Arthroscopy is a minimally invasive procedure that allows doctors to diagnose and sometimes treat joint injuries and disease through small incisions in the skin. It is often performed to confirm a diagnosis made after a physical examination and other imaging tests such as MRI, CT scan or X-rays. During an arthroscopic procedure, a thin fiberoptic light, magnifying lens and tiny television camera are inserted into the problem area, allowing the doctor to examine the joint in great detail.
For some patients it is then possible to treat the problem using this approach or with a combination of arthroscopic and “open” surgery. Sports injuries are often repairable with arthroscopy. Tendon tears in the knee are frequently repaired in this way. Other potentially treatable injuries include torn cartilage or ligaments, inflamed joint lining, carpal tunnel syndrome, rotator cuff tears, and loose bone or cartilage.
Because it is minimally invasive, arthroscopy offers many benefits to the patient over traditional surgery:
- No cutting of muscles or tendons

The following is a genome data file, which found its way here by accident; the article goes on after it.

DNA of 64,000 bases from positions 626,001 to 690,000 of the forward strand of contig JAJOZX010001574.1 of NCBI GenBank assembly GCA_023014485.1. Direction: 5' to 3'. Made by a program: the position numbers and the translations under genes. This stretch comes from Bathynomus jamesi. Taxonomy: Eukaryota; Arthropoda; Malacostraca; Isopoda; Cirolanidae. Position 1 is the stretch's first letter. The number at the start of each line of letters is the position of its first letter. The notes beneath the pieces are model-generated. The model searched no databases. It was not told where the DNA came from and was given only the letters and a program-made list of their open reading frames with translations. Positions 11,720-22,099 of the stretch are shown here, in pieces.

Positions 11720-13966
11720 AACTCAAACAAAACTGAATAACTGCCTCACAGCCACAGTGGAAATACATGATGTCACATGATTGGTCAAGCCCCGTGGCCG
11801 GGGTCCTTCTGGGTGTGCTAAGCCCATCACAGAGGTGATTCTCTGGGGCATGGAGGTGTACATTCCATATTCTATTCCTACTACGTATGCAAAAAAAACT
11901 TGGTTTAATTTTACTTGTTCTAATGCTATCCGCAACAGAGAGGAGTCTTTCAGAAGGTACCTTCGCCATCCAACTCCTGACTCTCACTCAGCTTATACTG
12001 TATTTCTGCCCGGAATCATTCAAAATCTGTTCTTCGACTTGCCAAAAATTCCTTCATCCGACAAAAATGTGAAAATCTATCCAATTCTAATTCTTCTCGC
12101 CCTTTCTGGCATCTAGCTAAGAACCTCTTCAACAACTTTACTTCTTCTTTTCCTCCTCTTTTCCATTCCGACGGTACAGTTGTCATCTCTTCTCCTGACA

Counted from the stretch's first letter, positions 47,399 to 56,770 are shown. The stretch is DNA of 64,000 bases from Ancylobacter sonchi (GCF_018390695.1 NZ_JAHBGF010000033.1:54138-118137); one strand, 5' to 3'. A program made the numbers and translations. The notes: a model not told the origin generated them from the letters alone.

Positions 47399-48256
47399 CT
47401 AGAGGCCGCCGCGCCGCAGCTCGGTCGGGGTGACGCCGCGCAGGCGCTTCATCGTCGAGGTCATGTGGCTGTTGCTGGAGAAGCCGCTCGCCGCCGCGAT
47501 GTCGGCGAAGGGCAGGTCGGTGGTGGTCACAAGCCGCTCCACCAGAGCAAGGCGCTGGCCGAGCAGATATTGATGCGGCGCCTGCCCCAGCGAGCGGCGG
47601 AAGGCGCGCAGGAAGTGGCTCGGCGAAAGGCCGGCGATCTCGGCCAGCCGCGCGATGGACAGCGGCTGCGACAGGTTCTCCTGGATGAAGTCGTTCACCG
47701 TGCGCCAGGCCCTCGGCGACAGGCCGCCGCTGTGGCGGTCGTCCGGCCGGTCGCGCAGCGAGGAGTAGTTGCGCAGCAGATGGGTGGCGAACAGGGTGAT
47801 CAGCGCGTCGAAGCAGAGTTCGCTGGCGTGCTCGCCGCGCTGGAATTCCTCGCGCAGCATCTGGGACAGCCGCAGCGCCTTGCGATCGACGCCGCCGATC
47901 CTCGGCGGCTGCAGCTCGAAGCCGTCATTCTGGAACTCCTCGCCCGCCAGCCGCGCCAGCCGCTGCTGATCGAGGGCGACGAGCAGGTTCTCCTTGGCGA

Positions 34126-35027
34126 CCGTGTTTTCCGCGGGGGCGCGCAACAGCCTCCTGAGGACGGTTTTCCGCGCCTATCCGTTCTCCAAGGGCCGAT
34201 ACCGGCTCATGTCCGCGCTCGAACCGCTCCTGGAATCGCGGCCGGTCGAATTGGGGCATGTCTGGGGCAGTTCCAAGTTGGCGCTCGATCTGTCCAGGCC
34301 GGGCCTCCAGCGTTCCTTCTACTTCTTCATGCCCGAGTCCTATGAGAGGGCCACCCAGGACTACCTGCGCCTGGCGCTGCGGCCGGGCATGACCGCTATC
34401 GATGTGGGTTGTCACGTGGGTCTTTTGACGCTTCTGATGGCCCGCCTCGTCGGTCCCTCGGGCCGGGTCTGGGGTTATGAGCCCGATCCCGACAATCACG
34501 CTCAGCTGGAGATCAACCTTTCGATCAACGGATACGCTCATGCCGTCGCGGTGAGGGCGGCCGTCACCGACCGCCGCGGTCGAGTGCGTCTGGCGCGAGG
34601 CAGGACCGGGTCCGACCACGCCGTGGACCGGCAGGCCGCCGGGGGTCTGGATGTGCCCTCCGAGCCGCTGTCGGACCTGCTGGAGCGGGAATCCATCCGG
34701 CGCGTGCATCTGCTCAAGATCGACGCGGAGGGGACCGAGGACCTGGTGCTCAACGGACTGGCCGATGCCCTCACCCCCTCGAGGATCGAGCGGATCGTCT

- Less bleeding during surgery
- Less scarring
- Smaller incisions
- Faster recovery and return to regular activities
- Faster and more comfortable rehabilitation
Arthroscopy is not appropriate for every patient. Your doctor will discuss the diagnostic and treatment options that are best for you.
In order to prevent sports injuries from occurring, it is important for athletes to take care of themselves before, during and after physical activity. This helps to ensure long-term athletic health. Some of the most effective injury prevention tips include:
- Staying hydrated
- Taking time to rest
- Don’t work out on an empty stomach
- Warm up before exercising
- Gradually increasing activity level
Athletes should see a doctor on a regular basis to ensure that they are performing at their peak level and to detect any problems in their earliest stages. Continuing to exercise or play sports with an injury can significantly worsen the severity of the condition.